INSTAGRAM UPDATE – PORTAIT MODE
Instagram is one-upping Apple with a portrait mode feature that runs on a wider variety of phones and works with video, not just photos. Instagram is rolling out Focus, which blurs the background while keeping someone’s face sharp for a stylized, professional photography look.
Focus can be found in the Instagram Stories format options alongside Boomerang and Superzoom in both the selfie and rear-facing cameras, and it rolls out globally today on iPhone 6s, 6s+, 7, 7+, 8, 8+ and X, as well as select Android devices. That’s compared to Apple’s portrait mode that only works on the iPhone 7+, 8+, and X, and Android portrait mode that exists on the Pixel 2 and Pixel 2 XL. Instagram’s launch could also suck attention away from “fake portrait mode” apps like Magic Portrait Mode, FabFocus, LightX and Point Blur that can also add blurry background “bokeh effects” to images.
The iPhone portrait mode that takes advantage of newer models’ dual cameras does a little better job of keeping the whole face in focus, but it’s not available on older iPhones and can’t do video.
Focus gperhaps gives people another reason to choose Instagram over Snapchat, and could make shooting inside the Instagram app more appealing. After eight years of sunsets and latte art, it’s the selfies and portraits that still feel fresh on Instagram. Making them look as good as possible could keep Instagram from growing stale as it rockets toward 1 billion users.
Focus appears as an Instagram Stories format alongside Boomerang and Superzoom.
Meanwhile, Instagram is starting to roll out Mentions stickers that make it easy to tag friends in a Story with a stylized graphic instead of just text. Instagram tested these last month, but now they’re becoming available to all iOS users. Just like adding emoji to photos and videos, you can select the Mention sticker, use the typeahead to find a friend’s username and tag them in a resizable sticker. That lets people tap through to view their profile, and generates a notification to the tagged user.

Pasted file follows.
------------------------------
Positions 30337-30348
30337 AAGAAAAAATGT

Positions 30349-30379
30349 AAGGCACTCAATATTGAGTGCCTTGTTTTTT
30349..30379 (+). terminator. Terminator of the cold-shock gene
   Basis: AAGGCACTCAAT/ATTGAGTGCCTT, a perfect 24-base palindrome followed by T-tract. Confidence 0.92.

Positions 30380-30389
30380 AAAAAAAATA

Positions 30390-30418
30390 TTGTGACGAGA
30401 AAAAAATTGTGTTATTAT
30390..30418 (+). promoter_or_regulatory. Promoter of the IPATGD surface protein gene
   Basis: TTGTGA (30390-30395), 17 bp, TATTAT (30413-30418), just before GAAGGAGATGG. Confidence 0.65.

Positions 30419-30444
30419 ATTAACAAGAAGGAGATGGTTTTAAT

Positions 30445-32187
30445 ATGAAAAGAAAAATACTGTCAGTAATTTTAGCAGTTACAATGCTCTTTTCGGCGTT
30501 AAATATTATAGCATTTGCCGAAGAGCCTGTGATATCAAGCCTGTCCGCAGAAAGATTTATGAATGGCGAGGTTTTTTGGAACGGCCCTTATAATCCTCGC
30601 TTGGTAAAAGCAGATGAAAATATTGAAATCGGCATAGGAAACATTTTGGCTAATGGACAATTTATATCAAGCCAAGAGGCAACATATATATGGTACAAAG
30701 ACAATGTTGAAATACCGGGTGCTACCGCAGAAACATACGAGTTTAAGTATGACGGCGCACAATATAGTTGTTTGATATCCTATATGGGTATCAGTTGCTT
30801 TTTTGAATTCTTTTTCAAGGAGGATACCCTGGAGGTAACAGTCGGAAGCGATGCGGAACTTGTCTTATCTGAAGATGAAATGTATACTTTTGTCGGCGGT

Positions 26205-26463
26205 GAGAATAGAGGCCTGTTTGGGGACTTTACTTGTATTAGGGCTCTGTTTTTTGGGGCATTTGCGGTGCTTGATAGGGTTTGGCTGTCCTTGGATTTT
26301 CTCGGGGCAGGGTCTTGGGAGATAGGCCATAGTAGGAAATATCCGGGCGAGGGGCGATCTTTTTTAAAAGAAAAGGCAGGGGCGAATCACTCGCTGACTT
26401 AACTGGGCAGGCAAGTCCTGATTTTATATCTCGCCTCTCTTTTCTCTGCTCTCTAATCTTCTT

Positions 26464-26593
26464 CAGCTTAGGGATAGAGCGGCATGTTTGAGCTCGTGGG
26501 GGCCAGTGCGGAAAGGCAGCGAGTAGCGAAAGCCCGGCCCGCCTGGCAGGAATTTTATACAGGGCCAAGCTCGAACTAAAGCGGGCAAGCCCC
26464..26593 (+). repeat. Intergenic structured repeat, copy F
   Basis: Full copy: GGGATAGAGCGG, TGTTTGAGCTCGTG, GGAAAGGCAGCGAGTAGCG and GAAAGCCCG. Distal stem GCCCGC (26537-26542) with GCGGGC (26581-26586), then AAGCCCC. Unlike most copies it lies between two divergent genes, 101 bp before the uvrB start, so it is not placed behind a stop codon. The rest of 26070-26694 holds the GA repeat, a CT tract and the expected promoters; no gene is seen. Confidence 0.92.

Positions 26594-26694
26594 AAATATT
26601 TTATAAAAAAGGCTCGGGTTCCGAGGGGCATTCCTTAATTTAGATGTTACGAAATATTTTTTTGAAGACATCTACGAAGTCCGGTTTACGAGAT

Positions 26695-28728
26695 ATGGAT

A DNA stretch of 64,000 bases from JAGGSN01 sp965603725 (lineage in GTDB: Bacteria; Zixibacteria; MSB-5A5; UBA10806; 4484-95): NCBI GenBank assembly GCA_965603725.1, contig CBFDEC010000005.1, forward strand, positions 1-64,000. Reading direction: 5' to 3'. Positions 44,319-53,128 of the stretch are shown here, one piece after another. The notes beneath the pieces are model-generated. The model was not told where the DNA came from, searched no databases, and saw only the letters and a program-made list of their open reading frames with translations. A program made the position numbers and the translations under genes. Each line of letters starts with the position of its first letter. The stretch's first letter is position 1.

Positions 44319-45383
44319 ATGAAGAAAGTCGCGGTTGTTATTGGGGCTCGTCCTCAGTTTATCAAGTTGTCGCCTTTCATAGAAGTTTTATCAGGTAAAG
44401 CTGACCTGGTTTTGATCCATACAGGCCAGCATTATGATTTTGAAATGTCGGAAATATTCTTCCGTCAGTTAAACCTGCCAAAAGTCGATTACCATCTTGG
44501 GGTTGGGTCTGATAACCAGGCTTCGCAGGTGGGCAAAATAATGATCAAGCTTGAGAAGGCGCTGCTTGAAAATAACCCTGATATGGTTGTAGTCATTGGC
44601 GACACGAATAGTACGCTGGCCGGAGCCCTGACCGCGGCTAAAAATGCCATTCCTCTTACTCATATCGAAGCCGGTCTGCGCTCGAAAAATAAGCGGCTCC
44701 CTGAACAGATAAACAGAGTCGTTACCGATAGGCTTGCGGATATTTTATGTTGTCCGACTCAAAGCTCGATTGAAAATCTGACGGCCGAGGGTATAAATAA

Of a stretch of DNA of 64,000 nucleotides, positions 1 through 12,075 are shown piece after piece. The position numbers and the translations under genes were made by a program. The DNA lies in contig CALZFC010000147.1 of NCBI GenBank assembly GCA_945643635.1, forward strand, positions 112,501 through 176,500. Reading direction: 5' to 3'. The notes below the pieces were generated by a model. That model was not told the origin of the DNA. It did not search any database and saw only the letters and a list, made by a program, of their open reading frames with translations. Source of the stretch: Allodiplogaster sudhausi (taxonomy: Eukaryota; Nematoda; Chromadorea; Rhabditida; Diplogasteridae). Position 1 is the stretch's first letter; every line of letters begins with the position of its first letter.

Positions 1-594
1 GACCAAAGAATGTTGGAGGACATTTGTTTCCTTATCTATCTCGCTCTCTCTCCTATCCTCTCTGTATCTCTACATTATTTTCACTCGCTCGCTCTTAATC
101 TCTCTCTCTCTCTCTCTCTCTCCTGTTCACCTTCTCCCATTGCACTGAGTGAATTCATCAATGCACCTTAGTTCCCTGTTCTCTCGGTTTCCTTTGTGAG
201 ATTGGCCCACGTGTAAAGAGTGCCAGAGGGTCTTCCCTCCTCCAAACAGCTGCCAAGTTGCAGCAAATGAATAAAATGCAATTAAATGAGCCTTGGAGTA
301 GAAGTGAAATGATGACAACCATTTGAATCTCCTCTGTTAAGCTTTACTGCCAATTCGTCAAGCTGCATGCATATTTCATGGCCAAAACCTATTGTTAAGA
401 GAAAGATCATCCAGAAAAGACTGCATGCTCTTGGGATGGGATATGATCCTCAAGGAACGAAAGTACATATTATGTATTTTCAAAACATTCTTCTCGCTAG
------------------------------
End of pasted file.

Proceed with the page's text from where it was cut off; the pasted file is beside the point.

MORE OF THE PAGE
Instagram has had text mentions since November 2016, soon after it launched Stories, but Snapchat just added them last month. Mentions could make it easier for creators on both the apps to collaborate and cross-promote each other, or encourage fans to spread their name to friends.
As Facebook endures unending scandals, Instagram has remained relatively unscathed by the backlash. Without links and resharing, it’s immune to a lot of the fake news and politics that have made Facebook exhausting. Instagram seems to see rapid feature development as the best distraction.
TWITTERS LATEST PHOTO UPDATE
Twitter’s latest behind-the-scenes photo upgrade is significant and quite brilliant, but many users won’t even notice it.
Posting on a recent Twitter Engineering blog, researchers Lucas Theis and Zehan Wang detail how neural networks are now being used to dramatically improve the way images are presented on Twitter’s web and mobile platforms.
It’s certainly no Instagram, but Twitter users upload millions of images to the social networking service each day and, unlike the mostly square pictures posted on Instagram, Twitter images tend to come in all manner of shapes and sizes.
This presents a problem to the platform’s interface designers as the Twitter timeline displays most images horizontally copped previews which the user can then tap to view full-size. These previews are rarely the same shape as the original images, and therefore only a small section can be displayed.
But Twitter doesn’t just crop out a rectangle from the middle of each image. As you might imagine this would often result in the main subject of the picture, such as a face, being ‘cropped out’ of the smaller image, rendering the preview somewhat useless.
You’ve probably never given it a second thought, but algorithms have been in place for some time which attempt to prevent this from happening by using facial detection to help determine which section of the original image should appear in the preview.
This should ensure that if there’s a face in the original image, it won’t be cut off in the preview.
Useful as it is, this technique won’t help when it comes to pictures of non-human faces such as cats or the limitless types of interesting objects which may appear outside the middle section of the original image. The face detection algorithm also sometimes failed to spot faces in images or, as humans often do, faces where none were present.
To improve on this method, Twitter has implemented a new and more sophisticated system which attempts to guess automatically which part of an image people will be most interested in viewing and then makes that into the image preview.
The new method uses the concept of ‘saliency’ to identify these most interesting regions of an image. Those most likely to be looked at are considered to have high saliency and are usually those featuring faces, text, animals and other more abstract concepts such as areas of high contrast.
WHAT DO YOU THINK OF THESE PHOTO UPDATES? WHAT WILL THEY COME UP WITH NEXT? AS FAR AS WE ARE CONCERNED BRING IT ON!